Surprisingly, consciousness turns out to be comically simple.

Original article was published by J MAREK on Artificial Intelligence on Medium


Surprisingly, consciousness turns out to be comically simple.

Illustration by René Descartes.

We’ve all thought about it at one time in our lives, whether it’d be after a bad fever dream, a deep movie or are simply just asked “what am I?”

It’s this very thought that has been pondered for thousands of years, all while branching out into a broad range of different religions, philosophies & science.

To understand consciousness, we must define it beyond the common dictionary definition of “a state of awareness”, because let’s be honest… That’s not convincing anybody. However, we’ll build off this definition as a starting point.

Consciousness can be understood as a “S.I.F.A” process.
(Stimuli > Instincts > Feelings > Actions).

So let’s break it down.

We live our lives through our senses, i.e. perception (sight, sound, smell, touch & taste). The combination of different stimuli per sense is either pleasurable or painful to some degree. What determines whether this stimuli is perceived as good or bad is very unlikely to be dependant on “Free will”, given that the emergence of universe-independent causal chains have never been observed, indicating that all cause & effect stems from a single “fractal tree”.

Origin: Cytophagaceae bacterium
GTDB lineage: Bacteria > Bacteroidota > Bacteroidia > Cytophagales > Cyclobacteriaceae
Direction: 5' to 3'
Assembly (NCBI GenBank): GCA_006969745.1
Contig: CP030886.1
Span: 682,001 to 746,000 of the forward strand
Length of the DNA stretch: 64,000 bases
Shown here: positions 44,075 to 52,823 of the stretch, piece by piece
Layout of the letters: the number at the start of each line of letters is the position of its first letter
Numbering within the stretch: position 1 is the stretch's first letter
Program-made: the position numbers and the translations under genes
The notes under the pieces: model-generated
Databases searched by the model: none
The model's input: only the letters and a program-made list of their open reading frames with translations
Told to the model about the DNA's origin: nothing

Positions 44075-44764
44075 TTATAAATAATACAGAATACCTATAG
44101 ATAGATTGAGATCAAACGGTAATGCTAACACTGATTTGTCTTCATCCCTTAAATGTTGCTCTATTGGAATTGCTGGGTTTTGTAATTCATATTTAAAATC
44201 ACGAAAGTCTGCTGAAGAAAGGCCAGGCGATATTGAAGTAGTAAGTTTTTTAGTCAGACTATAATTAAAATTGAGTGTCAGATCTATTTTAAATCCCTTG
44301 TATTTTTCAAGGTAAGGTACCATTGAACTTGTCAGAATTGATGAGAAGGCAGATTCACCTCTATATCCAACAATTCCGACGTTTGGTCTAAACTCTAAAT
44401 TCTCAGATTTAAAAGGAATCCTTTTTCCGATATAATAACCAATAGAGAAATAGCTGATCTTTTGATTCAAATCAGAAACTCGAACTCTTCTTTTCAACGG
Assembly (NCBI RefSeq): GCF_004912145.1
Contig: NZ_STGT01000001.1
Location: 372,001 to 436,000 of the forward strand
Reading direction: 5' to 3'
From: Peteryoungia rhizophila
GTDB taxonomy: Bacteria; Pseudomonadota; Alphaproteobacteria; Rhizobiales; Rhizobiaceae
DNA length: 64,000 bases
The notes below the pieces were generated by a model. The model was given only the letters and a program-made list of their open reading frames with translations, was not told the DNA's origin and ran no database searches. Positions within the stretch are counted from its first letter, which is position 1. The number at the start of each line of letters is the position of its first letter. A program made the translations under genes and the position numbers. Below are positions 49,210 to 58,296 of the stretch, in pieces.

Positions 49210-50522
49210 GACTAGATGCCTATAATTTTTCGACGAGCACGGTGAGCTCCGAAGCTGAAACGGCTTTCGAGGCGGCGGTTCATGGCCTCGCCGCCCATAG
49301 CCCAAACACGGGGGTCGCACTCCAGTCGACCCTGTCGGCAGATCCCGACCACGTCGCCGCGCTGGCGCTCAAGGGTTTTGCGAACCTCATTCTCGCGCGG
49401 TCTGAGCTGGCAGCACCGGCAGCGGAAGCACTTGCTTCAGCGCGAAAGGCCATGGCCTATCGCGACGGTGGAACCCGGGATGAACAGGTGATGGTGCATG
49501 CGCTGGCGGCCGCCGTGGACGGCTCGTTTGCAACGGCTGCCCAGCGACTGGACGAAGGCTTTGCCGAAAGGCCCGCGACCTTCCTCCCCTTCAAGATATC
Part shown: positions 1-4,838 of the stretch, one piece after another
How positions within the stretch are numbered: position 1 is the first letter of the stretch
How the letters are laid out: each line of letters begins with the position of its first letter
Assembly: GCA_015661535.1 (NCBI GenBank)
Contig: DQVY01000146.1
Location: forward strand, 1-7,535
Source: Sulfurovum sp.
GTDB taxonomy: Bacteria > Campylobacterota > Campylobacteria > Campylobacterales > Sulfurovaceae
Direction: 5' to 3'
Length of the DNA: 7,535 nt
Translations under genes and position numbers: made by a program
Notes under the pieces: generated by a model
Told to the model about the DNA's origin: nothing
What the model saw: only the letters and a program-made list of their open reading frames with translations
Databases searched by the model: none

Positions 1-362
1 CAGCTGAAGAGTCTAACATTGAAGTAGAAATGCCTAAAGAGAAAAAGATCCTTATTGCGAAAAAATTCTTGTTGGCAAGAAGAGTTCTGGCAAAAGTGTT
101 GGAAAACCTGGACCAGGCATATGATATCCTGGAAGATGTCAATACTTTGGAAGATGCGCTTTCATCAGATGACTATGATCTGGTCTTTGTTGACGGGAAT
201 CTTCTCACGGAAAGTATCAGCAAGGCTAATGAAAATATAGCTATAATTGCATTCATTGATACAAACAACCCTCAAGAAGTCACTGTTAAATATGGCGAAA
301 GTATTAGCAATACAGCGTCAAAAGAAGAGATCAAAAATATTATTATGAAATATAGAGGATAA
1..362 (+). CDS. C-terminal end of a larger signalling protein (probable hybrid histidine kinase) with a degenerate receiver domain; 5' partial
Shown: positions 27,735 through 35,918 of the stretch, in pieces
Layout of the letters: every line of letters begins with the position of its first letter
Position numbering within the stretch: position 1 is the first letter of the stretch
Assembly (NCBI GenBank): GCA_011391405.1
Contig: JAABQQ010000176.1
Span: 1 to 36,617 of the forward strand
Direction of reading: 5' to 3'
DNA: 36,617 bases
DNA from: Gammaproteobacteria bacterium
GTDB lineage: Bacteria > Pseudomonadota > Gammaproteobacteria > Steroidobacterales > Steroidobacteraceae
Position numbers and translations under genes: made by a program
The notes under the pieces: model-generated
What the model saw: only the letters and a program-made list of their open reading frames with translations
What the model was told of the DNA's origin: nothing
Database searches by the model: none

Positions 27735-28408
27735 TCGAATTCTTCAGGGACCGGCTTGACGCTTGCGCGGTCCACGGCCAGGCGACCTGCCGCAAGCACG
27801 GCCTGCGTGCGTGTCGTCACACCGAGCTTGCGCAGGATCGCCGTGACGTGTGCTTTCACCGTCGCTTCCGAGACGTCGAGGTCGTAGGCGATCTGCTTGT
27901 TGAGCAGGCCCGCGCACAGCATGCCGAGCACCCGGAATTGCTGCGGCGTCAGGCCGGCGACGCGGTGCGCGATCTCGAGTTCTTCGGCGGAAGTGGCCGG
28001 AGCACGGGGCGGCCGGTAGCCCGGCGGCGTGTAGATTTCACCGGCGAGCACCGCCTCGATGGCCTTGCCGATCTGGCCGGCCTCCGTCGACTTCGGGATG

In other words, pleasure & pain is almost certainly dependant on hard-coded genetic variables which determine whether we are to perceive stimuli as good or bad. These can simply be understood as “rules” which govern both physical & psychological feelings, and these are the primary driving factors which determine our actions with the simple goal of minimizing pain & maximizing pleasure.

Applying the SIFA process to machines will give us Synthetic Intelligence, where merely tweaking parameters can define the fine line between the simulation of a rat’s mind & a human’s mind.

Because SIFA is a process, each step depends on the previous operation to function, therefore we know that a human born without any form of perception is unable to generate consciousness. Of course, this all depends on the likely assumption that we live in an absolutely deterministic universe, however if universe-independent causal chains are ever observed, the possibility of Free will becomes extraordinarily more likely which may make this explanation of consciousness bull****.